# [time-nuts] Need schoolin PPM vs E to the umth?

Ed, k1ggi k1ggi at arrl.net
Wed Dec 31 22:29:31 UTC 2008

```Chris -

To help avoid too much confusion, it needs to be pointed out that this 'E'
notation gets used somewhat imprecisely in context, and you have to read
"what they meant" rather than "what they wrote".

In the convention of scientific E notation, Eb (sometimes eb) denotes a
factor whose value is 10 raised to the power b.

see
http://en.wikipedia.org/wiki/Scientific_notation

(This has nothing to do with that mathematical 'e' that gets raised to all
sorts of powers in electronics, etc. -- eb does not mean 2.718... raised to
the power b.)

Examples:
3E2 = 3E+2 = 300, a number with two factors, the first being three and the
second being 10 to the power of positive two, or 100.
8E2 = 800
9E2 = 900
10E2 = 1000
1E2 = 100
10E1 = 100
Calculators such as Excel or Google deal with this notation.
No explicit symbol for a multiplication operator appears within the notation
itself, it is understood.

Compare this to caret notation, where
a^b denotes a raised to the power b.
3^2 = 9
10^2 = 100
3*10^2 = 300
And just for illustration,
e^-1 = 0.36... where this _is_ the 'other' e thing, 2.718....
Calculators also understand this notation.

Now, the values of 10^2 and 10E2 differ by a factor of 10.
3*10^2 = 300
3*10E2 = 3000
3*1E3 = 3000
3E3 = 3000

So here's the thing. When you read about 1 part in 10^2 or 1 part in 10E2,
you find that the writers quite often really meant the same thing,
regardless of the numbers being different, and you have to make a mental

On this list, where precision and accuracy are so highly regarded, this bit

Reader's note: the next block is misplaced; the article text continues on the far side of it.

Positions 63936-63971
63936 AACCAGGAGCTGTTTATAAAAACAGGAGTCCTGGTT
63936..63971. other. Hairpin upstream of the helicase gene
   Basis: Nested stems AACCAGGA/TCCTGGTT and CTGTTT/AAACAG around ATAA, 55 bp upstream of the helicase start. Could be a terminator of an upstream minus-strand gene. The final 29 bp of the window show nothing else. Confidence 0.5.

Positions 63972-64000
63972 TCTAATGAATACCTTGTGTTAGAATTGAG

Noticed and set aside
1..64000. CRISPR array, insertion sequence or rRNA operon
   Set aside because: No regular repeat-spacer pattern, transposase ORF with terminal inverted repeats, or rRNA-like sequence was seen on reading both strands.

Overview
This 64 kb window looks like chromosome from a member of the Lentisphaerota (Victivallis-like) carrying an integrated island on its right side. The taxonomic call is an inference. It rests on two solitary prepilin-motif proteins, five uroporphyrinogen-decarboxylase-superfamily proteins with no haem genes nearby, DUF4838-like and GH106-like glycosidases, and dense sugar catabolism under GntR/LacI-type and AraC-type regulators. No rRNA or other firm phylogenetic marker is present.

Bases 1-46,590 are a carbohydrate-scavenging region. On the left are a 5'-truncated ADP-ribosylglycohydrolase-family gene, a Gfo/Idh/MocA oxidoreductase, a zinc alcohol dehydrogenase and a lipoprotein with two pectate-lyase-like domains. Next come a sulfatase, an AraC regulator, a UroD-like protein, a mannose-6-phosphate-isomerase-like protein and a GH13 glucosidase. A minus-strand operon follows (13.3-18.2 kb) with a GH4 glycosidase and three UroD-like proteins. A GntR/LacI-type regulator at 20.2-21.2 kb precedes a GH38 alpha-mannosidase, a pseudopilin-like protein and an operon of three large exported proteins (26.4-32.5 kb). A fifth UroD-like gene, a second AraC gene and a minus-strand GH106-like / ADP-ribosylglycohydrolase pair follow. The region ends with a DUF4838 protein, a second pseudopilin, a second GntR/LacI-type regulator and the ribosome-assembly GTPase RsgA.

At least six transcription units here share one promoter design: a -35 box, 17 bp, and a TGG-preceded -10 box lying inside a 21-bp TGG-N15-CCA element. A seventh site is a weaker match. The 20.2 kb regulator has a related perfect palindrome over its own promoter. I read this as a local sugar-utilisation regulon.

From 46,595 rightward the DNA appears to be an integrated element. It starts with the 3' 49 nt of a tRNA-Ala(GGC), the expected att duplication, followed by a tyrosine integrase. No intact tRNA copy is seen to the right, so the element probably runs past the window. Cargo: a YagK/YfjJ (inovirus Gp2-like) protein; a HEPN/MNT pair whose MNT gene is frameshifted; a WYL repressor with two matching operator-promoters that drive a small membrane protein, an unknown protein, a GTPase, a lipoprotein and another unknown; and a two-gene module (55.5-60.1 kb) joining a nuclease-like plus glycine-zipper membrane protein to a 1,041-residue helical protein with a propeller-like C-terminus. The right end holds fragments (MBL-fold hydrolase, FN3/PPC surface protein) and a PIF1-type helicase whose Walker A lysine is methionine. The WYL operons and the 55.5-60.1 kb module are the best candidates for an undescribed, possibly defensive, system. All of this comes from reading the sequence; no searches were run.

of ambiguity is accommodated, but if you're not paying attention, a
calculation can be off by a factor of 10. Used equipment also gets described
this way when somebody has to type it up, so it pays to check original
manufacturer's specs.

With some savvy, it's a good bet that when you see a leading 10, i.e.
10Eanything, the writer meant to convey only the general notion of the
exponent, not the actual numeric value of the expression. This is because if
the actual value were intended, it would have been written as, say, 1E3
rather than 10E2. OTOH, any leading number other than 10, as in 9E2, doesn't
readily lend itself to misinterpretation. 10E2 literally means 1000, but may
need to be read as 100, whereas 9E2 always means 900. You would think that
if something goes from 9 to 10 it would come out bigger, but it doesn't.
See?

<snip>
>an oscillator that is accurate to 1%, is accurate to one part in 100, or
>expressed in scientific notation, 1 part per 10E2.
<snip>

10E2 is a number. If you put 1 over 10E2 into a calculator, it doesn't come
out 1%, it comes out 0.1%, 10 times smaller, but here the context reveals
the intent, so there you go. Intent is harder to figure out when there are a
dozen zeros floating around and there is less explanatory context.

So just be on guard when you see 10Eanything, check for reasonableness, and
consider embracing 1Eanything, which is unambiguous.

Not intending to drive anyone nuts,
Ed, k1ggi

```